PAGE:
Cacao and chocolate were introduced to Spain during the sixteenth century as a consumable good. The cocoa concoctions were first advertised as medicine, but later became liked for its taste and stimulation (Squicciarini 15). Its pairing with sugar (already available in Europe) increased its appetitiveness to the European population. This sweetened drink became a common beverage among Spanish nobility during early seventeenth century. Even through its changing preparation, chocolate retained its symbolism as an indication of power, wealth and luxury in Spain. The shift from elite to commoners occurred after the invention of the steam engine which allowed mass production during the late seventeenth century (Squicciarini 20). As new machines became available allowing for different types of chocolate to emerge, the price of chocolate dropped in the 1890 and 1900s increasing accessibility to the general population(Squicciarini 20). The boom of chocolate in Spain and the rest of Europe cemented chocolate as a consumable commodity erasing the identity as a currency that was attributed to chocolate for many centuries.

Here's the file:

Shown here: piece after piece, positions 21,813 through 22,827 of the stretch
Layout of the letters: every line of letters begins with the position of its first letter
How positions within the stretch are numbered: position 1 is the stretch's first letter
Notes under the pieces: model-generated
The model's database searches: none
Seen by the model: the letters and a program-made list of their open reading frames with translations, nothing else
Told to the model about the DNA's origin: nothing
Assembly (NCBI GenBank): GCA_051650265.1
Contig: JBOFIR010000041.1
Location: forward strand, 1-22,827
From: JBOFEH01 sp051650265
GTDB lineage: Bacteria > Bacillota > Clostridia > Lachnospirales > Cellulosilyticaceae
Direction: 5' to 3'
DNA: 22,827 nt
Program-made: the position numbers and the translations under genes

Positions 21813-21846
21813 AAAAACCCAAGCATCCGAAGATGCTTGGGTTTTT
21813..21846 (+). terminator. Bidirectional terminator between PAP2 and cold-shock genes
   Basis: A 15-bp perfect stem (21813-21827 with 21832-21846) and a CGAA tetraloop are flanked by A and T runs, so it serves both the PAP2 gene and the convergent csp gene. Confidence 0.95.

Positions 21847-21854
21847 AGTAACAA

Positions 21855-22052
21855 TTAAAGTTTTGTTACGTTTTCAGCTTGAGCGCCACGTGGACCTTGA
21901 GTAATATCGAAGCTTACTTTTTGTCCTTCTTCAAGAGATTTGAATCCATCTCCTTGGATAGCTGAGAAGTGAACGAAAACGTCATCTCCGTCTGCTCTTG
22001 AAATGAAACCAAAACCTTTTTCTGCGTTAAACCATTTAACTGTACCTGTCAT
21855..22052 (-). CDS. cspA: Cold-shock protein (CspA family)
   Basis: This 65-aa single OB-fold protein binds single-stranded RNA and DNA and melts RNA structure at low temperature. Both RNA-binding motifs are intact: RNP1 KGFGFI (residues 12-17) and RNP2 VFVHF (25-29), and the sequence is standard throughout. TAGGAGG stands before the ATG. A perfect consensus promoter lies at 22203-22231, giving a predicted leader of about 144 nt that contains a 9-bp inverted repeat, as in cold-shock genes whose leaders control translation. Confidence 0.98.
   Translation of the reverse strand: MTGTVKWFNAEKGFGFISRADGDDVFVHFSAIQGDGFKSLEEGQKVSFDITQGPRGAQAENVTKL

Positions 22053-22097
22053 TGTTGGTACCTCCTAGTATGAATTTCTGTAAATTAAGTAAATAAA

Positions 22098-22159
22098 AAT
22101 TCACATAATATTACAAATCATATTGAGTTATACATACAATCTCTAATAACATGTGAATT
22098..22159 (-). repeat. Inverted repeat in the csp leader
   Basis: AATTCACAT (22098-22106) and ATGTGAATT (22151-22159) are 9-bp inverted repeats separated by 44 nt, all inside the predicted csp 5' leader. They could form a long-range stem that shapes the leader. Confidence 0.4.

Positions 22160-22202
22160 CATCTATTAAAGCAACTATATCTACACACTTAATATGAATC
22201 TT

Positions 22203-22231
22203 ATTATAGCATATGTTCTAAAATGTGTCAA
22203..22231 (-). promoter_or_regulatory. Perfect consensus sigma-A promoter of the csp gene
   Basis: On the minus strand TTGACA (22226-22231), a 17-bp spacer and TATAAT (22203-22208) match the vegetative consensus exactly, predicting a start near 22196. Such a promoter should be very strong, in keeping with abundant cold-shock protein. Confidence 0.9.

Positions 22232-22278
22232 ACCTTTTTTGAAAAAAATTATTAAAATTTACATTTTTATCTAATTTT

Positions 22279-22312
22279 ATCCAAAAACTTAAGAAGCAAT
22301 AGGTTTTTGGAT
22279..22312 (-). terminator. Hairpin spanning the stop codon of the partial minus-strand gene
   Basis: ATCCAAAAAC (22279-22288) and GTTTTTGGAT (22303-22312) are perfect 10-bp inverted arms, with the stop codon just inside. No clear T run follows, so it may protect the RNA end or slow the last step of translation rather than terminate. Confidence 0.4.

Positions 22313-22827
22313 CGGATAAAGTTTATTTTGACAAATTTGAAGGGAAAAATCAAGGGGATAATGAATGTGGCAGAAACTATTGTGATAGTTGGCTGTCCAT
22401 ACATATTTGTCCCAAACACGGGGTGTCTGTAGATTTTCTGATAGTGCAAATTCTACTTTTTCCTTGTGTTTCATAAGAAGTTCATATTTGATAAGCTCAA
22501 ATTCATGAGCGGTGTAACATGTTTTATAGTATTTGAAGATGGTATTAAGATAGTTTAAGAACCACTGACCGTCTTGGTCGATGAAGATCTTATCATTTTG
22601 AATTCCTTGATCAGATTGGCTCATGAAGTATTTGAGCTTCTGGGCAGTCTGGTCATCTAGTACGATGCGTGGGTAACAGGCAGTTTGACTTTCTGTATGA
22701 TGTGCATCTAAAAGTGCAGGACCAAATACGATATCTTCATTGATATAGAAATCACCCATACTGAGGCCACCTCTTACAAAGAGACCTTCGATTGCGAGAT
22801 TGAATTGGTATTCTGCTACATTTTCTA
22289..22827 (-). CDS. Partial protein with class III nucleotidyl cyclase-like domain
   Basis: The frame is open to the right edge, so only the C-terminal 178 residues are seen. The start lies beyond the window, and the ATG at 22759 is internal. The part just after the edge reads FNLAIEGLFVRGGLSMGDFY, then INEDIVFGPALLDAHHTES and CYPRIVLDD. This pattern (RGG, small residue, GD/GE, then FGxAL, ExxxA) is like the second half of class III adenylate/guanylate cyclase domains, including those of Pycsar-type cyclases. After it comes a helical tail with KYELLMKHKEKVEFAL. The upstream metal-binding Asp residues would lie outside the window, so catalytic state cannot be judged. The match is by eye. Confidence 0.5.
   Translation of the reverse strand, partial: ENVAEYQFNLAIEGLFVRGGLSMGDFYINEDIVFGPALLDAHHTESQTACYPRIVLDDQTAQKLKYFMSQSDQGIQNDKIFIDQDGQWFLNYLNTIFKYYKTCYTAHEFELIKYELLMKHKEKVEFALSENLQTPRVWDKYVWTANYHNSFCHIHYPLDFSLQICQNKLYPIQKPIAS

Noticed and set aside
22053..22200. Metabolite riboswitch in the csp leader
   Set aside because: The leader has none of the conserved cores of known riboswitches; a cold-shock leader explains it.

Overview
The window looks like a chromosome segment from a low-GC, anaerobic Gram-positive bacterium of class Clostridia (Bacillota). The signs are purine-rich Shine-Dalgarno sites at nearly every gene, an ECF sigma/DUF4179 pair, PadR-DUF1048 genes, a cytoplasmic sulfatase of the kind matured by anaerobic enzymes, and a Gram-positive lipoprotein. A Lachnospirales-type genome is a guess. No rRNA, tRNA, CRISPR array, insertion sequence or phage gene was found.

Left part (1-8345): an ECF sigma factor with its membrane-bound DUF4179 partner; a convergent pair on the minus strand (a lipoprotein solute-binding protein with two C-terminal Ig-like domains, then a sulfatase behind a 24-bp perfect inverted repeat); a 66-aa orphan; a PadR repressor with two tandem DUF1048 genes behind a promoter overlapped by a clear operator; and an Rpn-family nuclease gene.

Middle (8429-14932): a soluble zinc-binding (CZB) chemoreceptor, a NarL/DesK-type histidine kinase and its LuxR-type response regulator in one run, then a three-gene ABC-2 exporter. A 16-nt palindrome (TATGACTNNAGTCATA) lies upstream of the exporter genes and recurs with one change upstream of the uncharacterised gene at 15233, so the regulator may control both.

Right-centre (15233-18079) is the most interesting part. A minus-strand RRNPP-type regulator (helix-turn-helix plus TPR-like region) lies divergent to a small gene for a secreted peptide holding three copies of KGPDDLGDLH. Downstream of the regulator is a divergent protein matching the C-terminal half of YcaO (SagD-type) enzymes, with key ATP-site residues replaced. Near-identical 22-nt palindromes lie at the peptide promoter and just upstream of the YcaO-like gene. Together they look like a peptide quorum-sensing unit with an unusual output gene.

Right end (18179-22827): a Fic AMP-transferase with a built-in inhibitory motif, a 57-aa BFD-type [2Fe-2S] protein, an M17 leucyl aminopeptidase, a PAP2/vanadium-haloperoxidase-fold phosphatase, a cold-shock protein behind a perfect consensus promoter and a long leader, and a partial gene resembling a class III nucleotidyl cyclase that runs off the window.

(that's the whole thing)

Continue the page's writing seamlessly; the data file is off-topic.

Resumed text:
Without chocolate’s dual role as both a beverage and currency in the Aztec empire, it’s possible that chocolate as we know it today may have never existed. If cacao beans were not used as a currency, the Spanish conquistadors would have not been enticed to incorporate cacao and chocolate into their civilization thus dooming chocolate to be buried in history.

Works Cited

Coe, Sophie D. and Michael D. Coe. The True History of Chocolate, Third Edition. New York: Thames & Hudson, Ltd, 2013.

Garcia, Jesus. “Cacao and Marker-Assisted Selection.(Cacao Breeding Begins to Combat Diseases).” Agricultural Research, vol. 49, no. 8, 2001, p. 10.

Presilla, Maricel E. The New Taste of Chocolate, Revised. A Cultural and Natural History of Cacao with Recipes. Berkeley: Ten Speed Press, 2009.

Squicciarini, M., and Johan F. M. Swinnen. The Economics of Chocolate. First ed., Oxford University Press, 2016.

Cacao production map obtained from Carla D. Martin, “Lecture 2: Mesoamerica and the ‘food of the gods’” February 5, 2020.